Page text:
A borrower with a credit score of 500 can qualify for 90 per cent LTV or have a 10 percent down payment. To be approved as a subprime borrower, you must have a credit score of 580 and a 3.5 per cent down payment.
If you are a veteran and need a loan after closing the short sale of your property, you are luckier than most buyers in the market in in a similar situation because a loan from Veteran Affairs is one of the easiest to qualify for. Your eligibility for a VA loan in the future will not be negated by a short sale provided you are a veteran or an active duty military personnel. However, you may have to wait for two years after the closure of the short sale before you can apply for a VA. The restrictions may be tougher if the short-sold property was financed by a VA loan.
Better still, you will not be required to have a down payment to qualify for the loan, but the new VA loan may be for a lower amount if your entitlement is reduced after the short sale.
USDA Rural Loans
While the USDA does not publish their rules on eligibility for a loan after a short sale, as a rule of thumb, you will have to wait for at least 36 months after the completion of the short sale to be eligible for a USDA rural loan. USDA considers the short sale as a foreclosure and even after the waiting period, you must meet the minimum requirements for a USDA rural loan. These are: a credit score of 640 or higher, a clean record of timely payments over the past 12 months, and no new collections on your credit report within the same period.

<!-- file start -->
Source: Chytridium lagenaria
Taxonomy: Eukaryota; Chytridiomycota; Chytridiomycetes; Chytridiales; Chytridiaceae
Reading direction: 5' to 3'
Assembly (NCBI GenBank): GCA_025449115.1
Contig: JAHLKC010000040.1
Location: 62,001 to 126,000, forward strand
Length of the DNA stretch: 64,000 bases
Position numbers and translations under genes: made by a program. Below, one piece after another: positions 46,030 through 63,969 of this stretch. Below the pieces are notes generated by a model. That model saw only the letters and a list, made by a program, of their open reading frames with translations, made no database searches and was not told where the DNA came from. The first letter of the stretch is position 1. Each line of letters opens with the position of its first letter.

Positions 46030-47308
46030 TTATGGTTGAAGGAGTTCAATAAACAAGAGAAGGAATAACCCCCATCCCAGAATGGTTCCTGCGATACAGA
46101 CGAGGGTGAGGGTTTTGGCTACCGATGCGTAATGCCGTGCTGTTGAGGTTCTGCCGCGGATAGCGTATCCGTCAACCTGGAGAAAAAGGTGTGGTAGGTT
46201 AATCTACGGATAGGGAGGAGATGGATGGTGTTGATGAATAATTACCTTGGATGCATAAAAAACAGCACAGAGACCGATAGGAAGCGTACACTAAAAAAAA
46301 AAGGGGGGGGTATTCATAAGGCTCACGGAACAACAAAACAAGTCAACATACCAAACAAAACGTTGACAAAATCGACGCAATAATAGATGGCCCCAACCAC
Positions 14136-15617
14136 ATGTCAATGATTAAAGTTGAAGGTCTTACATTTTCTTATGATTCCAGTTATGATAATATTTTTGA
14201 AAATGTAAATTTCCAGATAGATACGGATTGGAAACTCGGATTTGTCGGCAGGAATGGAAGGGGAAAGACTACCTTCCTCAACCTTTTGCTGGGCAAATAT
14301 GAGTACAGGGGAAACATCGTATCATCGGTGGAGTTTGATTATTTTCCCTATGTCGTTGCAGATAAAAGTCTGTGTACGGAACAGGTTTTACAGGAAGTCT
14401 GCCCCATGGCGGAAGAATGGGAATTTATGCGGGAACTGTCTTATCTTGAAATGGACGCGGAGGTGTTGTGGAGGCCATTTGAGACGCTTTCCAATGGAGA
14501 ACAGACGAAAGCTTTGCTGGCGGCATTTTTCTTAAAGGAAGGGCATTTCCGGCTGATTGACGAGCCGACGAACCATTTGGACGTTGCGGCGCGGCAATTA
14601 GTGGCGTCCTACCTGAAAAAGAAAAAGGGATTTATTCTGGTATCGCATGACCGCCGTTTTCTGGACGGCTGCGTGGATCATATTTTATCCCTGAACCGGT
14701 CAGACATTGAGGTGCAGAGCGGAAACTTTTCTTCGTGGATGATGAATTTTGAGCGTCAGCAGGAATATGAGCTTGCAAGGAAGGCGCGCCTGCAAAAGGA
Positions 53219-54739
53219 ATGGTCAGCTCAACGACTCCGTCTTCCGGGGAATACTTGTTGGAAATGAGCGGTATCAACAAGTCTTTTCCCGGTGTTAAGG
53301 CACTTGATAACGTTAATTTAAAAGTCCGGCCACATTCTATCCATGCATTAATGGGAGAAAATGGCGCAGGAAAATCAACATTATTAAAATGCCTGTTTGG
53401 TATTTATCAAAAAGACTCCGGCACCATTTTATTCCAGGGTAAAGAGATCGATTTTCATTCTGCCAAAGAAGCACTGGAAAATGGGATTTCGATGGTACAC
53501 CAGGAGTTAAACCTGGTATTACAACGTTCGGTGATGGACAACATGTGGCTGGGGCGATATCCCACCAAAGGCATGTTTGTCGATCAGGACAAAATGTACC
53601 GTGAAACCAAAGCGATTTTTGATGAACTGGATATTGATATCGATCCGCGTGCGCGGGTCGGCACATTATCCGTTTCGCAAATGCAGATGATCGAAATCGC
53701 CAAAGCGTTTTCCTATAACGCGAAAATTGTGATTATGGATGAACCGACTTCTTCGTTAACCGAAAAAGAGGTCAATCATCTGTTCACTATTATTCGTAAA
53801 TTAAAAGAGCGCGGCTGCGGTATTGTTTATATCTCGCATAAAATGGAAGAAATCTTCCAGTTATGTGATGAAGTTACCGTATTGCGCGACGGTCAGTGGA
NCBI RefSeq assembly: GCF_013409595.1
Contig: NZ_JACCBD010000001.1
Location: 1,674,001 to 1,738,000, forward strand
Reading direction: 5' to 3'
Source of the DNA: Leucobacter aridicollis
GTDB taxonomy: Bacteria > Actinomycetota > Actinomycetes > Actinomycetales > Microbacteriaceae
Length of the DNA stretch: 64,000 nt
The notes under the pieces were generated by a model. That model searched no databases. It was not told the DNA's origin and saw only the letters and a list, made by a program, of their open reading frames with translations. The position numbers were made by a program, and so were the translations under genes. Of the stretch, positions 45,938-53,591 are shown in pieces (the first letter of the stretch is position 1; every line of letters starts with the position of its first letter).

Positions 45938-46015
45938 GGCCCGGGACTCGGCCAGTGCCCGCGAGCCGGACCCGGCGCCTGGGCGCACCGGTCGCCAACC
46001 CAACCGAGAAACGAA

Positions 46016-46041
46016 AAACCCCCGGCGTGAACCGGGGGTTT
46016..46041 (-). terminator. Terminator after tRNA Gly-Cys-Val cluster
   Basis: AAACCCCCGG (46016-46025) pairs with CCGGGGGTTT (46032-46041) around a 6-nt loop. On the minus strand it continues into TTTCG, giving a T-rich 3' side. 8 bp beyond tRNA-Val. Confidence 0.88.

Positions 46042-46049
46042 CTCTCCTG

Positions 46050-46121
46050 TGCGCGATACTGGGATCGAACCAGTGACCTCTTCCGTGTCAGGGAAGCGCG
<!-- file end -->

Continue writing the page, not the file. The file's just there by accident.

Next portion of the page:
You will be required to wait for four years from the date the transfer of the short sale property (the date on the HUD-1 Settlement Statement) to qualify for a conventional mortgage from Fannie Mae and Freddie Mae. Even after the wait, you will also need to show that you have not had a late payment since the short sale and you have grown your credit score to at least 620 and have a down payment of at least 10 percent of the new loan.
Unlike the FHA and VA loans, conventional loans are very sensitive to credit score, which often determines the loan’s interest rate. The higher your credit score during application, the lower the mortgage rate you will get. It is recommended that you nurture your credit score to 740 or higher to get the best mortgage rates from Fannie Mae and Freddie Mae.
Reduce Waiting Period
There is a limited number of factors that affect your chances of getting a home loan without having to wait as long as your prospective lender requires borrowers to wait after a short sale. These factors include: